I have come across several statistics estimating how much art generates for the world economy. It could be more than US$2.25 trillion in revenue per year, creating about 30 million jobs (a global report by Ernst & Young – 2017).
These are extraordinary figures but can give us a clear understanding of the worldwide economic value of art. So, I hope that these figures alone can provide some brief answers to the questions of what is art? And what is the relationship between art and the economy?
The answers to those two questions would provide a comprehensive view of the meaning of artworks for a society’s economic and cultural development.
# 4. Why can’t everyone draw?
Is drawing a skill or a talent?
One argument says drawing is a skill that can be learned and improved. To become good at drawing, you will have to dedicate a great deal of effort, time, practice and repetition. And it all depends on the drive, motivation and perseverance.
To further develop your artistic skills, it would be necessary to push yourself to create new concepts and ideas all the time. As a matter of fact, the learning process never ends.
It is worth noting that many people get discouraged when they are trying to draw from small images which do not give them all the information that a real-life object could give them.
Drawing from imagination realistically is almost impossible, not many of us can do this yet many beginners expect to be able to draw from memory.
The other idea that makes learning to create artwork difficult is that we have to be good at painting and drawing everything. However, it is quite rare that an artist can paint or draw everything equally well. You do not have to be good at drawing everything. But, there is the argument that creating art is a talent and not everyone can create artwork.
I think everybody can draw, but some can draw better than others.
Becoming good at anything must start with a desire to motivate you to just do it or excel at it, depending on how powerful is that desire.
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# 5. How does art help children?
Art is a lot more than a decorative or entertaining activity. For children, art is definitely important especially during their early development.
Art activities develop brain capacity in early childhood. Children actively engaged in art activities usually develop better senses in open-minded activity and supports the development of cognitive, social-emotional and multisensory skills.
Generally speaking, art allows us the freedom of expression. Children experience the freedom of expression in a much better way than adults as their minds are still fresh without the added restrictions and rules that become part of adults’ lives.
Freedom of expression has a tremendous positive effect in art therapy, e.g. releasing tension and relieving stress. Children expressing themselves through art activities help them to cope with the natural stresses of growing up. Art also helps children to develop a sense of their own individuality, a sense of self-respect and an appreciation for others’ work.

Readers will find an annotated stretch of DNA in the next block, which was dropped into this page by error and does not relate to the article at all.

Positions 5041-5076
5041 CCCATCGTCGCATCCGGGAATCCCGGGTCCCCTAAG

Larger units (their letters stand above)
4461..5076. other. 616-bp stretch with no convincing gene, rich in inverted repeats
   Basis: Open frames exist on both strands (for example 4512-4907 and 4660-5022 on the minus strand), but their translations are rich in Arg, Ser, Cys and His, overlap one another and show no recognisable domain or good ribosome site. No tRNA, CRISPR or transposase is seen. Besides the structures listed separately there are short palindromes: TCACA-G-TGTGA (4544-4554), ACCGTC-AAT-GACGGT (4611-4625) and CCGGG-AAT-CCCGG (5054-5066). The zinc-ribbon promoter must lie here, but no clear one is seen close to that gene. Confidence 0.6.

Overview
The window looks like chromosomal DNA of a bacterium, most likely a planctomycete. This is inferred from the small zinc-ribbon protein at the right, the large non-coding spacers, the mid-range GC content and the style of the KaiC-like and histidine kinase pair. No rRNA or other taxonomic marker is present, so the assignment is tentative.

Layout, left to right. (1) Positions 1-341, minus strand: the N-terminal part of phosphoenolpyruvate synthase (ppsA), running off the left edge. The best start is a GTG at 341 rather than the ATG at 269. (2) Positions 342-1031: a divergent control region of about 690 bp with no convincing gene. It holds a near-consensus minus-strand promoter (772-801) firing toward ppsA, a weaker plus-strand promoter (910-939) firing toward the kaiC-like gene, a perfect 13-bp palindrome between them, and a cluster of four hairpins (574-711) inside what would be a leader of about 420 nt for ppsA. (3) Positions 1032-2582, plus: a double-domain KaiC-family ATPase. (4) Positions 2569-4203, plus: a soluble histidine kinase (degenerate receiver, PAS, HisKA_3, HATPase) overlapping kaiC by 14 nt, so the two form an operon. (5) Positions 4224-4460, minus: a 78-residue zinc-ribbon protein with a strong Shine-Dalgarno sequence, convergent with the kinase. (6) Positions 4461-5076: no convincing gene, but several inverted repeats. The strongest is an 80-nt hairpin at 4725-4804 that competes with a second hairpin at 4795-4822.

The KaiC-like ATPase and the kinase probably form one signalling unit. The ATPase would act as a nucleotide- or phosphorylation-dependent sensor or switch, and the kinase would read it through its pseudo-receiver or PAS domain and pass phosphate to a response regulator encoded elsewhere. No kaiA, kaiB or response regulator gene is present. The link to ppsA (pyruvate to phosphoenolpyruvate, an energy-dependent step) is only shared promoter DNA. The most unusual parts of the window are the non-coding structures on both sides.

Art creations are developed through the solving of problems. How do I make something meaningful from this clay? How do I portray a particular emotion through dance? Children that participate in art activities are consistently being challenged to solve problems.
Art activities and engagement have a direct effect on practising problem-solving which develops children’s skills in reasoning and understanding. Art teaches children to approach problems as exciting opportunities to challenge their skills and creativity. Art is a powerful avenue to work through problems that may occur in life.
Art is an essential element of children’s early development.
# 6. What is the connection between art and passion?
Many artists face the challenge of not a lack of passion but having too much of it without the sense of direction to grow into something.
Many times, we all face creative blocks where we feel stuck and unable to make more progress. But that feeling could be the result of having so many ideas and options, which simply makes it difficult to decide where to start.
Having too many ideas and options makes it more challenging to reach a decision and select which ideas to use and which ones to leave out. And to make matters more difficult, passions cannot be forced. Having talent alone does not always mean you have the necessary passion to keep going. Passion is always the drive to push us beyond obstacles and limitations.
So how do you continue developing passion when you feel running out of it? There is no simple answer, but believing in your goal can help us to re-charge our passion and determination to keep going. This is, by far, one of the main differences between people – those who keep on going no matter what challenges they face and those who simply give up and admit defeat. Life is all about overcoming challenges.
“The strongest tree in the forest is not the one that is in the middle protected from the weather elements. It is the one that stands in the open facing all weather conditions battling storms, rain, scorching sun – determined to face all challenges”.
Dedicated and organised commitment. It is committing to tasks without allowing distractions, even if other ‘passions’ seem overwhelmingly tempting. But the key is allowing yourself to enjoy it.
# 7. Is it important to understand art to appreciate it?
Understanding the subject of art would help us to appreciate and value the artwork and I do not necessarily mean financial value. The value of art starts with the skilful expressive language that evokes emotions and connects with our feelings. It creates something meaningful to you or to your culture.